The Bachelor of Arts in Communication Sciences and Disorders from Western Washington University is a multidisciplinary program that prepares students for a career in speech-language pathology or audiology. The program provides students with a solid foundation in the latest scientific theories and research, as well as hands-on experience in assessing and treating patients with communication disorders. Students also have the opportunity to minor in subjects such as psychology, public history, or exceptionality and disability.
The Bachelor of Science in Communication Sciences and Disorders from Abilene Christian University is an online pre-professional program that prepares students for the rigors and advanced content of graduate study in fields such as speech-language pathology or audiology. The program covers topics such as speech, language and hearing development, the role and function of communication, physiology and anatomy perspectives, and common disorders and assessment techniques. The flexible online format accommodates busy working adults, and the Locked-In Tuition program guarantees that students will pay the same price for their entire degree.
The Bachelor of Science in Communication Disorders from Murray State University is a four-year pre-professional degree program that prepares students for graduate study in speech language pathology or audiology. The program offers both a Bachelor of Science and a Bachelor of Arts degree, with the primary difference between the two being the foreign language requirement for the BA degree. Both degrees include 47 hours of study in the Communication Disorders field, and students are not required to declare a minor.
The Bachelor of Science in Communication Sciences and Disorders from Maryville University of Saint Louis is a 128-credit hour program that prepares students to work with patients of all ages who have communication disorders. The curriculum covers topics such as speech and hearing science, language and speech acquisition, speech development and disorders, clinical methods and management, and audiology.
Students in a bachelor’s in communication sciences and disorders program can expect to take classes focused on the anatomy and physiology of the speech and hearing mechanism, as well as the development and disorders of speech, language, and hearing. The program will also cover topics such as research methods, ethics, and professional issues.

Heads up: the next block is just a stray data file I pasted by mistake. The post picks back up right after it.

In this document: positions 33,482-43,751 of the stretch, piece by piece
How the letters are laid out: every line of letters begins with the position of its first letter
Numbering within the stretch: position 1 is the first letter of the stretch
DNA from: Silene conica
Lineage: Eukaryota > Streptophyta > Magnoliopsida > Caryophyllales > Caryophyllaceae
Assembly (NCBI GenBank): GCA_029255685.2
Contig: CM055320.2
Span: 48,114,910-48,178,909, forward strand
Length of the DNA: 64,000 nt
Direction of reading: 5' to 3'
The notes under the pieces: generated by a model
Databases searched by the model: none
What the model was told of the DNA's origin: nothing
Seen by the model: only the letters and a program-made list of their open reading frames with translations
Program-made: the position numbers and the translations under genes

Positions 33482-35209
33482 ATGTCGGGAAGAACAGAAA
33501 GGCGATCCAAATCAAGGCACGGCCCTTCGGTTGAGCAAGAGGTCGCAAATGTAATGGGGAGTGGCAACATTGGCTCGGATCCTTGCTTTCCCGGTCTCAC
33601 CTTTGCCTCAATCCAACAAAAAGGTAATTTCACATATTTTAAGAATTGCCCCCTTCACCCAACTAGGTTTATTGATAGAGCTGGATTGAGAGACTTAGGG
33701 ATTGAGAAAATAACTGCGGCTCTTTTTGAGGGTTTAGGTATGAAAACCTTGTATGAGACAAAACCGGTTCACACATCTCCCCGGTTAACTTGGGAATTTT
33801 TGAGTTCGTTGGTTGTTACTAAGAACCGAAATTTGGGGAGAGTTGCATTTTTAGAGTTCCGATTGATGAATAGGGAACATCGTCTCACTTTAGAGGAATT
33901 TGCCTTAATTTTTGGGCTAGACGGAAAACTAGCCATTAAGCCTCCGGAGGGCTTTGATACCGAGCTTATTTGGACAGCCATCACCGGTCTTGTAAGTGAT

Most bachelor’s in communication sciences and disorders programs require students to complete an internship in order to gain practical experience working with clients. In addition, many programs also require a capstone project or thesis in order to graduate.
Prospective students should be aware that a bachelor’s in communication sciences and disorders is a pre-professional degree and does not lead to licensure or certification. However, the degree can provide students with the knowledge and skills necessary to pursue a career in the field, as well as to apply to graduate programs in communication sciences and disorders.
The curriculum for a communication sciences and disorders degree program will typically include a mix of general education requirements, major core classes, and electives. The courses below are some examples of what students might take during their undergraduate studies.
This course covers the typical and atypical development of speech and language skills in infants, toddlers, preschoolers, and school-aged children. Emphasis is placed on the impact of family, culture, and society on speech and language development. Topics include the assessment and diagnosis of speech and language disorders, the role of the speech-language pathologist in intervention and prevention, and current research in the field. Upon completion, students should be able to demonstrate an understanding of typical and atypical speech and language development, and be able to apply this knowledge to the assessment and diagnosis of speech and language disorders.
This course covers the anatomy and physiology of the speech and hearing mechanism, including the ear, the auditory and vestibular systems, and the speech production mechanism. Emphasis is placed on the relationship of structure to function in each system, and on the clinical applications of this knowledge. Upon completion, students should be able to demonstrate an understanding of the anatomy and physiology of the speech and hearing mechanism, and apply this knowledge to the diagnosis and treatment of communication disorders.
This course covers the production of speech sounds in English and other languages. Emphasis is placed on the physical characteristics of speech sounds, the International Phonetic Alphabet, and phonetic transcription. Upon completion, students should be able to produce all English speech sounds and transcribe them using the International Phonetic Alphabet.
This course covers the nature, prevalence, etiology, assessment, and treatment of fluency disorders. Emphasis is placed on the application of current research to the diagnosis and treatment of stuttering in children and adults. Upon completion, students should be able to apply the latest research to the diagnosis and treatment of fluency disorders.